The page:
Revelation 7:11-17

Once again this week, in an effort to illustrate the common usage of the literary style or genre of apocalyptic literature, I have selected four different readings, and I’d like to see if we can guess which actually comes from the book of Revelation.

Which one is Revelation

I saw a star that had fallen from the sky to the earth. The star was given the key to the shaft of the Abyss. When he opened the Abyss, smoke rose from it like the smoke from a gigantic furnace. The sun and sky were darkened by the smoke from the Abyss. And out of the smoke locusts came down on the earth and were given power like that of scorpions of the earth. They were told not to harm the grass of the earth or any plant or tree, but only those people who did not have the seal of God on their foreheads. They were not allowed to kill them but only to torture them for five months. And the agony they suffered was like that of the sting of a scorpion when it strikes. During those days people will seek death but will not find it; they will long to die, but death will elude them.[1]

And I saw one of those four who had come out first, how he took hold of that first star which had fallen from heaven, and bound it by its hands and its feet, and threw it into an abyss; and that abyss was narrow, and deep, and horrible and dark. And one of them drew his sword and gave (it) to those elephants and camels and asses, and they began to strike one another, and the whole earth shook because of them. And as I looked in the vision, behold one of those four who had come out cast from heaven and gathered and took all the large starts whose private parts (were) like the private parts of horses, and bound them all by their hands and their feet, and three them into a chasm of the earth.[2]

Now concerning the signs: behold the days are coming when those who dwell on earth shall be seized with great terror, and the way of truth shall be hidden, and the land shall be barren of faith. And the unrighteousness shall be increased beyond what you yourself see, and beyond what you heard of formerly. And the land which you now see ruling shall be waste and untrodden, and men shall see it desolate. But if the Most High grants that you live, you shall see it thrown into confusion after the third period; and the sun shall suddenly shine forth at night, and the moon during the day, Blood shall drip from wood, and the stone shall utter its voice; the peoples shall be troubled, and the starts shall fall.[3]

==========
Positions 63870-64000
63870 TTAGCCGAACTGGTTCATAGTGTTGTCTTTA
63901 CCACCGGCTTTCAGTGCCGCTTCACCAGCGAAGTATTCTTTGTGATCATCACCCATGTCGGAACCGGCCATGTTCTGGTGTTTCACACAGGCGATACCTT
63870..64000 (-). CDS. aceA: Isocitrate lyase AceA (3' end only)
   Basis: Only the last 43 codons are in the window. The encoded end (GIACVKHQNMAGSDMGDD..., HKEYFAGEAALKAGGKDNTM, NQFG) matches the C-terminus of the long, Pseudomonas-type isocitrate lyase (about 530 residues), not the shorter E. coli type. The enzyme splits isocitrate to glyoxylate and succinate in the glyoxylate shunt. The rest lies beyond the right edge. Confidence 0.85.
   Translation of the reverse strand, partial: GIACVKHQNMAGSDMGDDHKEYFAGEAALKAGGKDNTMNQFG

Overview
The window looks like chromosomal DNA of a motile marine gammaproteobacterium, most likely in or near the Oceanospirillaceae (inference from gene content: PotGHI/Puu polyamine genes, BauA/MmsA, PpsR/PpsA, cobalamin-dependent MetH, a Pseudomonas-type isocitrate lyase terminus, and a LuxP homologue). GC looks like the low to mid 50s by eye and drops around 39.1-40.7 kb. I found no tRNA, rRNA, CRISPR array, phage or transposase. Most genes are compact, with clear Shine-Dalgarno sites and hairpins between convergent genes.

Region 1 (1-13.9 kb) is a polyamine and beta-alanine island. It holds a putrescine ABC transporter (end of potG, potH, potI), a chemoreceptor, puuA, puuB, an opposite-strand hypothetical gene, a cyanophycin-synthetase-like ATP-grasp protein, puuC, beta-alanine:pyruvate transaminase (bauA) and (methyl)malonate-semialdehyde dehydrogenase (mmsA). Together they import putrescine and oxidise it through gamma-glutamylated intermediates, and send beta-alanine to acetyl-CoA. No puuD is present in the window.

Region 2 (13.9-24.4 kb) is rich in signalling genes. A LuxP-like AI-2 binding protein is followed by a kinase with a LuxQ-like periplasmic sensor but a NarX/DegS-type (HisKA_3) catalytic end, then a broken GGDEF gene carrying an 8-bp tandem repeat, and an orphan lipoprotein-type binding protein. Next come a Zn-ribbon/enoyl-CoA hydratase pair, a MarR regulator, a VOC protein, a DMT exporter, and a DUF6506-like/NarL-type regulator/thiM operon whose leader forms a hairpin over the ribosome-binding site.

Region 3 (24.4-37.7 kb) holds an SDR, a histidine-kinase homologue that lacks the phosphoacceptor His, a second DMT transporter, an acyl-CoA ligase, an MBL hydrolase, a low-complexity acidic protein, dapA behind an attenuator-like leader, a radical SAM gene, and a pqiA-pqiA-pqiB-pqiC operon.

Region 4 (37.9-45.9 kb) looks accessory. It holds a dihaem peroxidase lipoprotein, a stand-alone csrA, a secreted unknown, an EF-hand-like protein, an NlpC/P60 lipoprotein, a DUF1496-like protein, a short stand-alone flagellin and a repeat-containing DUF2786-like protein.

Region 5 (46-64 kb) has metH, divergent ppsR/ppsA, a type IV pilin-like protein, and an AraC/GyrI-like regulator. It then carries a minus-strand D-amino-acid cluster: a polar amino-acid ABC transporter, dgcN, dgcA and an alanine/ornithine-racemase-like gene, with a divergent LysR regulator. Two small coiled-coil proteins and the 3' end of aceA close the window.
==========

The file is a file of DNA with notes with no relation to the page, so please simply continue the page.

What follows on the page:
You shall say to them, you have drunk the wine that has been strained, drink also of its dregs, (This is) the judgment of the Exalted One, who has not favorites. For this very reason he once had no mercy on his own sons, but afflicted them as if they were his enemies, because they sinned: thus were they chastened then, that they might be sanctified. But now, you people and nations, you are guilty, because you have always trodden down the earth, and treated the creation shamefully; for I have always showered my gifts upon you, and you have always been ungrateful for them.[4]

(The first paragraph is from Revelation 9:1a-6 NIV)

If the world was a village of 100 people

 Perhaps you remember having seen or heard the illustration, “if the world were a village of 100 people.” Researchers filter down the entire world population to a more manageable number of 100 people. According to the statistics, out of the 100 people, 50 would be female and 50 would be male. Twenty-six people would be children along with 74 adults, 8 of whom would be 65 and older. There would be 60 Asians, 15 Africans, 9 from Central and South America, 11 Europeans, and 5 from North America. The religious persuasion of those 100 people would be 33 Christians, 22 Muslims, 14 Hindus, 7 Buddhists, 12 people who practice other religions and 12 people who would not be aligned with a religion. Out of the 100 people, 12 would speak Chinese, 5 would speak Spanish, 5 would speak English, 3 would speak Arabic, 3 would speak Hindi, 3 would speak Bengali, 3 would speak Portuguese, 2 would speak Russian, 2 would speak Japanese, and 62 would speak other languages.[5] Our world is large and very diverse.

Who is and isn’t a Christian


The opinion of a church somewhere in Kentucky is that members of the Disciples of Christ are not Christian, nor are Catholics.

 A pastor friend of mine shared with me something he had found on the internet. A church was apparently questioning whether members of the Christian Church (Disciples of Christ), are true Christians. I found this intriguing as this is the denomination in which I was ordained and the sister denomination of our own United Church of Christ. Unfortunately, this church assumes that members of the Disciples of Christ and the Roman Catholic Church are not true Christians. This is rather unfortunate! The world population is about 7.4 billion people, of which approximately 2.1 billion make up what is called “Global Christianity,” which includes 1.2 billion Roman Catholics worldwide, 210 million Eastern Orthodox Christians, and 40 million Mainline Protestant Christians such as our church, Methodists, Lutherans, Presbyterians, and the fore-mentioned Christian Church (Disciples of Christ).

If we accept this one church’s conclusion and extrapolate that all Roman Catholics, Eastern Orthodox, and Mainline Protestants are not Christian, that leaves only 650 million people worldwide as “true Christians,” roughly 10% of the world’s population. If your mind hasn’t done the math, let me finish the calculation. According to some, God is going to send 90% of human beings to an endless eternity of suffering. Even if we widen the umbrella to consist of each and every of the 2.1 billion people under the heading of “Global Christianity,” God is still going to punish two out of every three people alive on this planet to an endless eternity of suffering.